Skip to main content

Leave Alone vs. Let Alone (Grammar Rules)

Learn the differences of leave alone and let alone on with Grammar Rules from the Writer's Digest editors, including a few examples of correct usages.

Q: Can you differentiate let and leave (as in, "Let me alone" and "Leave me alone")? I get confused as to when each should be used. –Jan I.

A: There is a pretty simple difference between let and leave when used in this context, and it's quite easy to explain.

“Leave alone” means to leave a person all by himself (in solitude). Please leave me alone, I don't want company. Alvin needs to study, so let's leave him alone in his room.

“Let alone,” on the other hand, means to stop bothering the person. Stop poking my leg and let me alone, Simon; I'm trying to watch TV. Theodore wanted his singing coach to let him alone instead of critiquing his singing. (And yes, I am going with a Chipmunks theme here.)

While the definitions above are the traditional uses of both words, it is becoming more common (and more acceptable) to use "leave me alone" in both contexts. But if you want to be a grammar purist, keep them separate.

*****

Grammar and Mechanics

No matter what type of writing you do, mastering the fundamentals of grammar and mechanics is an important first step to having a successful writing career.

Click to continue.

    Tags
    terms:
    Jacquelyn Mitchard: On Forgiveness in Fiction

    Jacquelyn Mitchard: On Forgiveness in Fiction

    Award-winning novelist Jacquelyn Mitchard discusses the chance meeting that led to her new novel, The Good Son.

    Sea Bound

    Sea Bound

    Every writer needs a little inspiration once in a while. For today's prompt, write about someone connected to the sea.

    writersMarket_wd-ad_1000x300 (1)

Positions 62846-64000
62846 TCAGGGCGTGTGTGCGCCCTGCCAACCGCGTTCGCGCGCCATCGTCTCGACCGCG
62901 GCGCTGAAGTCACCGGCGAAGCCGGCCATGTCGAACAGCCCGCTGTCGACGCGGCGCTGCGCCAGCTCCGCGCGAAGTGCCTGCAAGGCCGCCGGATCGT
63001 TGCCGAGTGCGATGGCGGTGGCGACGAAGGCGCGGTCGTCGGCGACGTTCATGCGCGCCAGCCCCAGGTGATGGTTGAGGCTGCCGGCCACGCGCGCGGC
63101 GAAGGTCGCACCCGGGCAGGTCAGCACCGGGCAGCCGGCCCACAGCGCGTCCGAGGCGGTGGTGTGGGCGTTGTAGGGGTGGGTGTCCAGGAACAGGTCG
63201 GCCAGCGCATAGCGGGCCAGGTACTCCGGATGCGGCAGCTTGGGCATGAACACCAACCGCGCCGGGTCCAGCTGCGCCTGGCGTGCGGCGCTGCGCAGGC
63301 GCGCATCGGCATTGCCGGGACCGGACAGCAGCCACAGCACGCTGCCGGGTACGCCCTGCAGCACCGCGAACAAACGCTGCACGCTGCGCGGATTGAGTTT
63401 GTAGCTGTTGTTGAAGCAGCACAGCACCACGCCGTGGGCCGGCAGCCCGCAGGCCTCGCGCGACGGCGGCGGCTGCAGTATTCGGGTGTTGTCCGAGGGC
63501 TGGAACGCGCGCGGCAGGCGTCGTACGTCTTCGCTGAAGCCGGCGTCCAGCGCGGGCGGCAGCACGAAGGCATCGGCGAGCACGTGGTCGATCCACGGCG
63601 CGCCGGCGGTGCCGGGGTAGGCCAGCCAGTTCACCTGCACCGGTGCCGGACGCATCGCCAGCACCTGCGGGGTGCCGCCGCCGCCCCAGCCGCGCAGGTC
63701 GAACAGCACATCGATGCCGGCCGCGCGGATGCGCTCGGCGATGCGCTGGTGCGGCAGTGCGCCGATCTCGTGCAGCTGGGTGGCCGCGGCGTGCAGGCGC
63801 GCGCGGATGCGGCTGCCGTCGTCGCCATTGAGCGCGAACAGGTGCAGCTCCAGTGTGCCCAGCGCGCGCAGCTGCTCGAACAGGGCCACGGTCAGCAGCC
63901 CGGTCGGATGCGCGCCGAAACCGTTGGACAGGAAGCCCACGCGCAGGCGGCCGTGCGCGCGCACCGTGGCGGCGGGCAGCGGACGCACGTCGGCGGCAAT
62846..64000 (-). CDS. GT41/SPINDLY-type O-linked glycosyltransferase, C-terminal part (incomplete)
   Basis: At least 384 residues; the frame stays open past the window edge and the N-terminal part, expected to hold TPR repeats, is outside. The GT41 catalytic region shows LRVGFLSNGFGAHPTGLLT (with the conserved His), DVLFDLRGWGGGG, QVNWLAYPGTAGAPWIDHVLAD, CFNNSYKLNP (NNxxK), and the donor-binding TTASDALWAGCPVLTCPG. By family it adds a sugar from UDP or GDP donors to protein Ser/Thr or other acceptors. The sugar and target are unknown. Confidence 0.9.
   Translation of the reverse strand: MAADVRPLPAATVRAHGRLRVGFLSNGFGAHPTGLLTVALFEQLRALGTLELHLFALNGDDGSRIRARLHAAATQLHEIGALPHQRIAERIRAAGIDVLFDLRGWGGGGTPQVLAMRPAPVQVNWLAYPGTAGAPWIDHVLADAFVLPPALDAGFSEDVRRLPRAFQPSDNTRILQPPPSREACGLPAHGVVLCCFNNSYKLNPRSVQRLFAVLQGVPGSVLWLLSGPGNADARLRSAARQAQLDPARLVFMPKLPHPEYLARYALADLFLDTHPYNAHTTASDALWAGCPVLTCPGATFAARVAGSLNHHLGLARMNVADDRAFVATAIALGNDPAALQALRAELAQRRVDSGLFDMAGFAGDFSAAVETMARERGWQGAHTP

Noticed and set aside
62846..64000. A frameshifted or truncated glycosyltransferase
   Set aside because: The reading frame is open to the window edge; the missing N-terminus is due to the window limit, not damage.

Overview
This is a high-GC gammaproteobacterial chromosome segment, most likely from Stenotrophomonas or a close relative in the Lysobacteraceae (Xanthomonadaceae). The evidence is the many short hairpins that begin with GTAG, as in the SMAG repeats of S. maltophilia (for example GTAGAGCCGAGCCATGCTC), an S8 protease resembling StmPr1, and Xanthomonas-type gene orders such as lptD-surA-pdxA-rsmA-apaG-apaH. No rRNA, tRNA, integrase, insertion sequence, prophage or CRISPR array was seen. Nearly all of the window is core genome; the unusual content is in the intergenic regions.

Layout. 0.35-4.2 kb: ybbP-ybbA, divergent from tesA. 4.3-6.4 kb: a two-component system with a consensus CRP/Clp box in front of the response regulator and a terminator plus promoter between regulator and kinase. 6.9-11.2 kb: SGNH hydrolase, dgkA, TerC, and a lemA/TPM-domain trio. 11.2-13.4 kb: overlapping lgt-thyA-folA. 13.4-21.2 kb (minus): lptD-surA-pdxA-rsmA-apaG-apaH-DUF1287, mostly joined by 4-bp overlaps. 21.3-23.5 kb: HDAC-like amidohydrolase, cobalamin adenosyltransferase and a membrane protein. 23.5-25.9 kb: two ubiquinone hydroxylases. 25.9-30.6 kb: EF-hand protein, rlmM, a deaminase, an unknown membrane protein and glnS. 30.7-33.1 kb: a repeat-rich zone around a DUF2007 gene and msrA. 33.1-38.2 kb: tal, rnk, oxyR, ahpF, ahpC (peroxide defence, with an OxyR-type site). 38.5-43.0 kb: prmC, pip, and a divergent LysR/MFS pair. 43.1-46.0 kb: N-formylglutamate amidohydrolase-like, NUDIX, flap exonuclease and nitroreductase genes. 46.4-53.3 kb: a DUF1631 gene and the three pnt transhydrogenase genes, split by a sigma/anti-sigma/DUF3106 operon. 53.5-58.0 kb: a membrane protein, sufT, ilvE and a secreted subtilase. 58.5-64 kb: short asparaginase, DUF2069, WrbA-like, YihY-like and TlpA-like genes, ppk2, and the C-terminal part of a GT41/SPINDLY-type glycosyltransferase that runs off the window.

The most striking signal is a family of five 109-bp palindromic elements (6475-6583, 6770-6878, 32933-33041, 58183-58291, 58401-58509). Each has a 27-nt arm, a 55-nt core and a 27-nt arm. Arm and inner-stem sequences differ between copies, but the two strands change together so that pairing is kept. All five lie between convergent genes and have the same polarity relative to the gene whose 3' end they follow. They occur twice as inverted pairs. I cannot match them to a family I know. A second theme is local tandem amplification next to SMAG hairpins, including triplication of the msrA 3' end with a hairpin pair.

Get Published With the Latest Market Books Editions

    Get published and find more success with your writing by using the latest editions of the Market Books, including Writer's Market, Poet's Market, Guide to Literary Agents, and more!

    Michigan Quarterly Review: Market Spotlight

    Michigan Quarterly Review: Market Spotlight

    For this week's market spotlight, we look at Michigan Quarterly Review, the flagship literary journal of the University of Michigan.

    Desperate vs. Disparate (Grammar Rules)

    Desperate vs. Disparate (Grammar Rules)

    This post looks at the differences between desperate and disparate with Grammar Rules from the Writer's Digest editors, including a few examples of correct usages.

    What Is Pastiche in Literature, and Why Is Sherlock Holmes Perfect for It?

    What Is Pastiche in Literature, and Why Is Sherlock Holmes Perfect for It?

    What has made Sherlock Holmes so adaptable and changeable throughout the character’s original inception? Author Timothy Miller explains.

    How to Write Through Grief and Find Creativity

    How to Write Through Grief and Find Creativity

    When author Diana Giovinazzo found herself caught in the storm of grief, doing what she loved felt insurmountable. Here, she shares how she worked through her grief to find her creativity again.

    writer's digest wd presents

    WD Presents: Our Brand-New Digital Guide, 6 WDU Courses, and More!

    This week, we’re excited to announce our new “Get Published in 2022” digital guide, six new WDU courses, and more!

    5 Tips for Keeping Your Writing Rolling

    5 Tips for Keeping Your Writing Rolling

    The occasional bump in the writing process is normal, but it can be difficult to work through. Here, author Genevieve Essig shares five ways to keep your writing rolling.